If you don't seed your filter, nitrifiers eventually get into your tank. They come in on dust particles, aerosol droplets, hands or other things you put in the tank -- plants, ornaments, food, etc. Outdoor ponds cycle fast because they are seeded rapidly and repeatededly. Nitifiers are soil microbes, and you can't keep dirt out of a pond. If you have a very clean house, have no other tanks, wash your hands thoroughly before you do anything with the tank, "sterilize" your plants, and keep the tank well-covered, it can take a while to get even a speck of dust with nitrifiers on it into the tank.

Once they get in, nitrifiers reproduce slowly for microbes -- doubling roughly once a day. That still means that in a week, you can have 27 = 128 times as many bugs as you started with. So even if the media from the betta tank has only 1% of the nitrifiers you can easily have a finished cycle within two weeks, as opposed to the two months that is usual for unseeded fishless cycling.

I prefer small daily water changes, in fact all of my tanks/ponds use a continuous drip of fresh water into the tank and overflow of excess water out of the tank. A perfect drip in - drip out system establishes steady state concentration of each of the chemicals in the water. You can adjust the rate of inflow of new water to adjust the steady state concentration of a given substance (usually nitrate) to what you want. A daily water change produces something close to a steady state, with just a slight adjustment with each water change. At the opposite extreme is the large weekly (or whatever) water change. Assuming you have tap water with good parameters, you go from the "dirtiest" water of the week to the cleanest within a half hour, then wastes accumulate for a week.

You are absolutely right that changing 10% of the water daily does not remove as much waste per week as does one 70% change at the end of the week. You really need about a 15% daily change. But even with just the 10% daily change the water never gets as dirty as as the weekly change tank is in the days just before the water change. Missing a weekly water change is much worse than missing a daily change.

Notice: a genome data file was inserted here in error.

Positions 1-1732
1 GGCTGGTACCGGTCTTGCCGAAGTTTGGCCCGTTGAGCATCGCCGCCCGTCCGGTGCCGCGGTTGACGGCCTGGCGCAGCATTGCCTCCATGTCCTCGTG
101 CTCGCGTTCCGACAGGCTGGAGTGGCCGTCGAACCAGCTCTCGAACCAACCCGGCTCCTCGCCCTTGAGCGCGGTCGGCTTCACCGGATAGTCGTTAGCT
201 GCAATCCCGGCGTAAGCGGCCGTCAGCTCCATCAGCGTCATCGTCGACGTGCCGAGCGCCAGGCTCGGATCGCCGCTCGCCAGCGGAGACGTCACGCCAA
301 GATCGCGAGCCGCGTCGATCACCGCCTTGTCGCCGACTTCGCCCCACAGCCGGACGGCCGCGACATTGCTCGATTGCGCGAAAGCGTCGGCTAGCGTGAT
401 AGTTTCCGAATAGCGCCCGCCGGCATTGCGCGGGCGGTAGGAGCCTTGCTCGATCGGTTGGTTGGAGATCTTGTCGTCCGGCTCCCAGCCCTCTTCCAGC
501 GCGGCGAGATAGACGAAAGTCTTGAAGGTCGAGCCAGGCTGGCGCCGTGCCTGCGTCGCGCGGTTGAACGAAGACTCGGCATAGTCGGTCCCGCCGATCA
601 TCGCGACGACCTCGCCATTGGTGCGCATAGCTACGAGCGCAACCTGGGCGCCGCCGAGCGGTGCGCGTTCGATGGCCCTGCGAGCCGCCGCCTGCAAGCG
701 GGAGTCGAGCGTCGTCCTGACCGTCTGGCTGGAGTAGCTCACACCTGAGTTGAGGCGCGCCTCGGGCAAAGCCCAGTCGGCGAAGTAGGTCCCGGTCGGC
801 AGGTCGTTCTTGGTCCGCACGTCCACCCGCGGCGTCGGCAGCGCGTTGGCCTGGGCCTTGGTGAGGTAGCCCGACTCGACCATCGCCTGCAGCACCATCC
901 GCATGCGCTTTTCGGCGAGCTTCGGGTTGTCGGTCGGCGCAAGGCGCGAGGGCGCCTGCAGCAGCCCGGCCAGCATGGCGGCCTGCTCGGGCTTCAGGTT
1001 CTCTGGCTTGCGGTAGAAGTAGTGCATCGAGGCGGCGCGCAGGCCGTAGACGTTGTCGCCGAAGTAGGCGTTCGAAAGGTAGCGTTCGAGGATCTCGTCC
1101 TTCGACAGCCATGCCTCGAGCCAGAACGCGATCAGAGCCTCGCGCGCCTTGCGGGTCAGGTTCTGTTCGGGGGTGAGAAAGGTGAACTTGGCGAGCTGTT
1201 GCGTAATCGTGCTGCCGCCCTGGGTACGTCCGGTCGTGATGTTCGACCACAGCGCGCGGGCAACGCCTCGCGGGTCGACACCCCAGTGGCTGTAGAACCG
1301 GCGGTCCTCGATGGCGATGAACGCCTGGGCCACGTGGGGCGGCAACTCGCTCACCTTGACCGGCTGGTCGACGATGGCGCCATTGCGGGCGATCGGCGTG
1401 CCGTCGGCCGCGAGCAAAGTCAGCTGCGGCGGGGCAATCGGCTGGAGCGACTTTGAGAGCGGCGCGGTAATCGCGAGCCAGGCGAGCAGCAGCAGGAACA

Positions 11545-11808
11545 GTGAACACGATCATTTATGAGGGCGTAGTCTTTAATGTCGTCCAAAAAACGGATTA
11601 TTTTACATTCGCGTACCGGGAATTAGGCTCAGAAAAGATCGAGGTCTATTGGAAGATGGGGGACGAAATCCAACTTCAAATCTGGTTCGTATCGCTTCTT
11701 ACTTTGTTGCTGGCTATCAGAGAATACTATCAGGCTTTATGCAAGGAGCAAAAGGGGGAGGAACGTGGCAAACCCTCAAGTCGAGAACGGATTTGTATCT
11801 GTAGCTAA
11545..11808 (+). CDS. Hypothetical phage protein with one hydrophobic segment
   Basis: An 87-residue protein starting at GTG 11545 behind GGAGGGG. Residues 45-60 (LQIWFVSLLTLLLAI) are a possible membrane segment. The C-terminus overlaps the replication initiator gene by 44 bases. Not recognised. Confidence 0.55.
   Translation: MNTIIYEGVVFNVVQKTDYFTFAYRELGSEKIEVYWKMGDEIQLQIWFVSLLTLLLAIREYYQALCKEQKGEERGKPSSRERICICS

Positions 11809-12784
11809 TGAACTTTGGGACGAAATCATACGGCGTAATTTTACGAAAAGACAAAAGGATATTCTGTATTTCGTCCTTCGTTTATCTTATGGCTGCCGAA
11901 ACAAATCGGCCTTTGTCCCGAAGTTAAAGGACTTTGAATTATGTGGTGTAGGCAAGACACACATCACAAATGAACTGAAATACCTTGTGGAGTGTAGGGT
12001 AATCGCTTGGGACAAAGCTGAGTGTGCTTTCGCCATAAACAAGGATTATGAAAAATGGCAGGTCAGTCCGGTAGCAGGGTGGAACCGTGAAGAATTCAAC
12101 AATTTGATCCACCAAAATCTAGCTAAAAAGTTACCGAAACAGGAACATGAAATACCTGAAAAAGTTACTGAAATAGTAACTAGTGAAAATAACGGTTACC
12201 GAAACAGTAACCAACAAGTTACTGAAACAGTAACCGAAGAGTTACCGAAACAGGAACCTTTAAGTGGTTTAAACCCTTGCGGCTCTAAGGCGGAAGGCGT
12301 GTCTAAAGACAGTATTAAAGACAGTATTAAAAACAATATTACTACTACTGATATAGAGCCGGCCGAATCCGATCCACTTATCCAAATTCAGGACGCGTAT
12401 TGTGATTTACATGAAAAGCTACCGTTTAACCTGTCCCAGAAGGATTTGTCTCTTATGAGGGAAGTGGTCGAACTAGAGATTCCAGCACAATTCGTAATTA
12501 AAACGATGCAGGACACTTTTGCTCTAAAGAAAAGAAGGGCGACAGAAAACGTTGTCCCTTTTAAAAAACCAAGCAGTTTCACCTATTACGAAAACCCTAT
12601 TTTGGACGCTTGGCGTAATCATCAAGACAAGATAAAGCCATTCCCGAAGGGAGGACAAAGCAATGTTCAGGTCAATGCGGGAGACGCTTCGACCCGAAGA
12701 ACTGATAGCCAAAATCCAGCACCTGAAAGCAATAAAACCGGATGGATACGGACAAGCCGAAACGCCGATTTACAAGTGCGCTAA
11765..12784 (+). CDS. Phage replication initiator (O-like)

Anyone who does only small daily water changes in an aquarium will eventually see the water getting ugly. My pond water all looks crystal clear in the pond, but if I take some out in a white bucket, the water is clearly yellowish. This is from the release of pigments from plant material, the worst of which is the ever-falling live oak leaves. In an aquarium this color typically stimulates a large water change.

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That's what I was attempting to explain, the final paragraph you wrote. I shouldn't post first thing in the morning.

For fishless cycling, I just don't think that taking your time is all that much of a problem compared to potentially releasing pathogens of any sort into a tank that you wouldn't get from the air. I understand that the risk is somewhat minimal, but I also would caution against it to minimize the potential risk.

I admire the steady state system but likely if I had the opportunity I wouldn't use it myself. The weekly cleaning provides more incentive to thoroughly check my fish and pond. Again, preference.

-on tapatalk-